Attorney General Keith Ellison to elevate charges against officer who knelt on George Floyd's neck; also charging other 3 involved

Correct decision by the Minnesota Attorney General to elevate the Third Degree Murder charge to Second Degree Murder and to charge the other three officers with aiding and abetting.Second Degree Murder.

Attorney General Keith Ellison has taken direct control of the case from the local District Attorney.

As I explained in the other thread, I believe the INTENT requirement for Second Degree Murder can be proved.

Note that Third Degree Murder and Manslaughter are still available as lesser included charges, should a jury decline to convict on Second Degree Murder.

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I was just about to post this in do you think Floyd was murder thread.

Second degree suggest he intended to kill Floyd.

Sounds fine as long as there isn’t the risk of them getting off, which is negated by the lesser offenses still being on the table of the jury don’t think they proved second. Last thing anyone needs is for this guy to walk out a free man.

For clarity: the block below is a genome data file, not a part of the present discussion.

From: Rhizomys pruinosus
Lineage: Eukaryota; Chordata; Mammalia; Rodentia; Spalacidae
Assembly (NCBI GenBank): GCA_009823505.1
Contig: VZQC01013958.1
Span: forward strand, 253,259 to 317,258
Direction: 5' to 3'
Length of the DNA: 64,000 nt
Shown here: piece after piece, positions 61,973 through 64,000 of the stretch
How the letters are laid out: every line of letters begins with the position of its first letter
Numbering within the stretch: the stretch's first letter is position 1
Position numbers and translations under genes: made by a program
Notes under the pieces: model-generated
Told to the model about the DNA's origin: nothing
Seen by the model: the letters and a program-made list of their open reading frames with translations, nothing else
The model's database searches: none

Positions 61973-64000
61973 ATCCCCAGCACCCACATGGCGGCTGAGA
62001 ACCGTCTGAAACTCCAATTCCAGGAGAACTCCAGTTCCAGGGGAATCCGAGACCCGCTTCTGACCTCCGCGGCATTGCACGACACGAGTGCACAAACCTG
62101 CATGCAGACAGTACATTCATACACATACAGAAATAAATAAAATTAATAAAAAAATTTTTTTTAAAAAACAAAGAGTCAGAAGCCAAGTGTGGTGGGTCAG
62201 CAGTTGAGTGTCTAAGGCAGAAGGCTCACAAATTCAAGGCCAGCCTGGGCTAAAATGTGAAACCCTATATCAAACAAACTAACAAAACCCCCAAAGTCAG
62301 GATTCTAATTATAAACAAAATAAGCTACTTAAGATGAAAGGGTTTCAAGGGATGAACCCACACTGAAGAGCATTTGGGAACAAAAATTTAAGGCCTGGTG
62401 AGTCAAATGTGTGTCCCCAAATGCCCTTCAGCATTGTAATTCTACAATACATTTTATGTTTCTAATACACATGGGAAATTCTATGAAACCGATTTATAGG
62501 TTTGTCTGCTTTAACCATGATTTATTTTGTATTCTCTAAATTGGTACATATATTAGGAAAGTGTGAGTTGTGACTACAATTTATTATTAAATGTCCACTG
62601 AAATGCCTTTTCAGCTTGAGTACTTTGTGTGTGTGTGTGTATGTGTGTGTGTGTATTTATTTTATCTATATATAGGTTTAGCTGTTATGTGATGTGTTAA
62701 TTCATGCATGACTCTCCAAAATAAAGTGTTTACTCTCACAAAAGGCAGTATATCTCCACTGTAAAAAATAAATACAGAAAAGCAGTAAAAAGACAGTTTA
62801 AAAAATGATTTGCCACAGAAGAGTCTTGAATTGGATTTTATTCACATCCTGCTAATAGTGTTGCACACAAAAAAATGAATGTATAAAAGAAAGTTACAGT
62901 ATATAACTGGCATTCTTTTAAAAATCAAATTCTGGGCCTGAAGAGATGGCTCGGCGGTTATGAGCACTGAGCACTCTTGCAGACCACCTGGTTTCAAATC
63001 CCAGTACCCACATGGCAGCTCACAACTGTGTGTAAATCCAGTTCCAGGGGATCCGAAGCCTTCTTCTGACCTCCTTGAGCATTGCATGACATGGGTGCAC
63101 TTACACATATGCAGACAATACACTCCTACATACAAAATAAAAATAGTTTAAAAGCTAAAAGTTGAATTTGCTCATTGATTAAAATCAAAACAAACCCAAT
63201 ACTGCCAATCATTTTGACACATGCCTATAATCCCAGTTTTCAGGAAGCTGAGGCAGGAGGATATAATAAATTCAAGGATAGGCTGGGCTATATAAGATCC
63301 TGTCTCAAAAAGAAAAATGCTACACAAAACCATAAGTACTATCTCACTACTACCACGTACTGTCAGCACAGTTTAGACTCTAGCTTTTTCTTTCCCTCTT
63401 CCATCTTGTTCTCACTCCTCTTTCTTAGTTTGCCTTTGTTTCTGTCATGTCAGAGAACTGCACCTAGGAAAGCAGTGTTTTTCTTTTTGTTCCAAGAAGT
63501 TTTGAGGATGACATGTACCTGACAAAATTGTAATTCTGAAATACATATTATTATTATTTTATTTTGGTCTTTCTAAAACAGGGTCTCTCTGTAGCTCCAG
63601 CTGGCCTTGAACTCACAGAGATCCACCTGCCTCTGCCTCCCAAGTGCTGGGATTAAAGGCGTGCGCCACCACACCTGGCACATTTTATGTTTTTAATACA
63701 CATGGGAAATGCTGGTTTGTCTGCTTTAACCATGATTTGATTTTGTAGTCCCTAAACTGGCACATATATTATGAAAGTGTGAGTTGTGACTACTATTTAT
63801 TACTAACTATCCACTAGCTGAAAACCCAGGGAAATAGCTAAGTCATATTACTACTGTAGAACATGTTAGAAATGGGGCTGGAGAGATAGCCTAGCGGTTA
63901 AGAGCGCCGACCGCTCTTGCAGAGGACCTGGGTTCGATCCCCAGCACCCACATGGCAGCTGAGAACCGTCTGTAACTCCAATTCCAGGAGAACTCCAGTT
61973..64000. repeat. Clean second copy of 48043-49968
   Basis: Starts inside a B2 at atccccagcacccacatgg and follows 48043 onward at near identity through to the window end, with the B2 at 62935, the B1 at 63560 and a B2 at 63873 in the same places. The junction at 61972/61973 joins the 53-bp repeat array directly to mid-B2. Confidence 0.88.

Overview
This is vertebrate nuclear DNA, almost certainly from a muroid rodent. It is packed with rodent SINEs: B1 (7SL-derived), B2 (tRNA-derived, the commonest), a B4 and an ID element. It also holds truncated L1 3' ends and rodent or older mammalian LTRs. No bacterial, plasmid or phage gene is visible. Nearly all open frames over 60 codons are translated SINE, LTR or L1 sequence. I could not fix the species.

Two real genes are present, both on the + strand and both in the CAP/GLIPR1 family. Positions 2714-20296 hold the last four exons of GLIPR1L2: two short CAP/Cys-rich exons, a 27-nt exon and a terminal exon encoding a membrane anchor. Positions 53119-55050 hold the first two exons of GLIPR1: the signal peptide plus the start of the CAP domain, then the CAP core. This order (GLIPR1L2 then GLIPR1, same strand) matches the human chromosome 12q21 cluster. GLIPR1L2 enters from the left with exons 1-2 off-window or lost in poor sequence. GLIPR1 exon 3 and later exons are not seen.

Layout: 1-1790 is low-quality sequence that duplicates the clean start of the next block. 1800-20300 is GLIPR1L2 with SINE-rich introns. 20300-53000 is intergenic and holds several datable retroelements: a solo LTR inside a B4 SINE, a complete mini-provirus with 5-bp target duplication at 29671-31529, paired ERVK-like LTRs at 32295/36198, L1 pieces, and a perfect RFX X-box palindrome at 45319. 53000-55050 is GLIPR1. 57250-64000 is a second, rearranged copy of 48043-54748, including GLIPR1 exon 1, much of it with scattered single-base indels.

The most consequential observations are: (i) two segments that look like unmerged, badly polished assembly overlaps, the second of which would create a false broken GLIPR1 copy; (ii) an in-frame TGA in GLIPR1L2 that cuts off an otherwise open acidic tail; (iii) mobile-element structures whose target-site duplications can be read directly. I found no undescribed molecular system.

I still think 2nd degree is going to be hard to prove. But if they stressed those 8 minutes they might pull it off. Floyd was snuffed out and that might prove intent.

Not a lawyer nor do I pretend to be one.

@TheDoctorIsIn @tislaw can comment more.

From what I understand under Minnesota law you don’t necessarily have to prove intent for a second degree felony murder.

I don’t even know what kind of a defense these reprehensible officers can even mount to justify what they did so I don’t see them getting off but I do hope they are convicted of the maximum penality allowed in the state of Minnesota.

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OK…but did you stay at a Holiday Inn Express last night?

Here are the five relevant Minnesota homicide statutes in full:

609.185 MURDER IN THE FIRST DEGREE.

(a) Whoever does any of the following is guilty of murder in the first degree and shall be sentenced to imprisonment for life:

(1) causes the death of a human being with premeditation and with intent to effect the death of the person or of another;

(2) causes the death of a human being while committing or attempting to commit criminal sexual conduct in the first or second degree with force or violence, either upon or affecting the person or another;

(3) causes the death of a human being with intent to effect the death of the person or another, while committing or attempting to commit burglary, aggravated robbery, kidnapping, arson in the first or second degree, a drive-by shooting, tampering with a witness in the first degree, escape from custody, or any felony violation of chapter 152 involving the unlawful sale of a controlled substance;